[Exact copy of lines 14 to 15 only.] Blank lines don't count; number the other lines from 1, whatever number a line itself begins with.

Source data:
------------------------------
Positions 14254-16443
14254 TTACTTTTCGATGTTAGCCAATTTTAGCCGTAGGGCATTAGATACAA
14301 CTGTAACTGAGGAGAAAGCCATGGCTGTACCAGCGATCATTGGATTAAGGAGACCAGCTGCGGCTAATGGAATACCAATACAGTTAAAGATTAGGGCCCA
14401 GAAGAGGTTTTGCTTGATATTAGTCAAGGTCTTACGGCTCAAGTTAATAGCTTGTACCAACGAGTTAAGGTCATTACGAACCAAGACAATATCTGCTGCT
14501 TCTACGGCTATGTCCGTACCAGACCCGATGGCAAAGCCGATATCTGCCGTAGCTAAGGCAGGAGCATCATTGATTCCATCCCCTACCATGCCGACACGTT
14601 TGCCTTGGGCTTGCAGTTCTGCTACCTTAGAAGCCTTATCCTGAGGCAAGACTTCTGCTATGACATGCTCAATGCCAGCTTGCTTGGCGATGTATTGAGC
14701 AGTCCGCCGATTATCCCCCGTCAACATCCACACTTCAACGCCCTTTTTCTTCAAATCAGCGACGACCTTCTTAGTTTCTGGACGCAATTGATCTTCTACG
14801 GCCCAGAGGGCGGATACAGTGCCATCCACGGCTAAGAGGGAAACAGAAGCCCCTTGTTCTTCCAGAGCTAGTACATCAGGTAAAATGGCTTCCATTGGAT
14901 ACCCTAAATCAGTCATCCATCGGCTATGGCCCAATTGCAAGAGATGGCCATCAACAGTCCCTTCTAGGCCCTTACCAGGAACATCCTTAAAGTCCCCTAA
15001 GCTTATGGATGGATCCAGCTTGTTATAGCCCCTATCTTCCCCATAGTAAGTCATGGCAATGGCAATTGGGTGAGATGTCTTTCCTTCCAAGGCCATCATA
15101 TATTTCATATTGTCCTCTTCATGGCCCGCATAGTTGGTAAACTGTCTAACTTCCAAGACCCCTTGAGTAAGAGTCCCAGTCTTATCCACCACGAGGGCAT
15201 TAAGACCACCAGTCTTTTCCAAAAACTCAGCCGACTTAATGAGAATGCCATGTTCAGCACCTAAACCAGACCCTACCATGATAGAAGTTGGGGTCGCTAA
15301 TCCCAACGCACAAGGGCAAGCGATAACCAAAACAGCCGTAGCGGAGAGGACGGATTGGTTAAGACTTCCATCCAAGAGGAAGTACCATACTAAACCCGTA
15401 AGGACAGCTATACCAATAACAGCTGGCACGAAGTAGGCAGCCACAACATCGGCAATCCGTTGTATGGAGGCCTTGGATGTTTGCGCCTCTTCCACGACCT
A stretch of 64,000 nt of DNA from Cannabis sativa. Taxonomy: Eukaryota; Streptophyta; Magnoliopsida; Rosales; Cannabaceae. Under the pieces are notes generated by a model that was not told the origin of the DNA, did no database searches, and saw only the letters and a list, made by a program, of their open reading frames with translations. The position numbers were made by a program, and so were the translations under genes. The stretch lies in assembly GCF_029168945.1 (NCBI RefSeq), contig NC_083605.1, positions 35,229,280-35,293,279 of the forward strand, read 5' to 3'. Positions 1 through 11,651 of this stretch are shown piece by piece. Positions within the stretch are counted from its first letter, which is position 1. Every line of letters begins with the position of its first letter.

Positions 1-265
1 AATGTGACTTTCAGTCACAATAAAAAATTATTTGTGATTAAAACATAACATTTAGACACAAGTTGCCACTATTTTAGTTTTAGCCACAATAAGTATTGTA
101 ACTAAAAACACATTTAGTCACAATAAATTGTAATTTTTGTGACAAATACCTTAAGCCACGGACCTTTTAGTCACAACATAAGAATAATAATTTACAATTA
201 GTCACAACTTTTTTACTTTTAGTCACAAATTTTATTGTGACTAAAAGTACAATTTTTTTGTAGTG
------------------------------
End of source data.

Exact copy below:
15401 AGGACAGCTATACCAATAACAGCTGGCACGAAGTAGGCAGCCACAACATCGGCAATCCGTTGTATGGAGGCCTTGGATGTTTGCGCCTCTTCCACGACCT
A stretch of 64,000 nt of DNA from Cannabis sativa. Taxonomy: Eukaryota; Streptophyta; Magnoliopsida; Rosales; Cannabaceae. Under the pieces are notes generated by a model that was not told the origin of the DNA, did no database searches, and saw only the letters and a list, made by a program, of their open reading frames with translations. The position numbers were made by a program, and so were the translations under genes. The stretch lies in assembly GCF_029168945.1 (NCBI RefSeq), contig NC_083605.1, positions 35,229,280-35,293,279 of the forward strand, read 5' to 3'. Positions 1 through 11,651 of this stretch are shown piece by piece. Positions within the stretch are counted from its first letter, which is position 1. Every line of letters begins with the position of its first letter.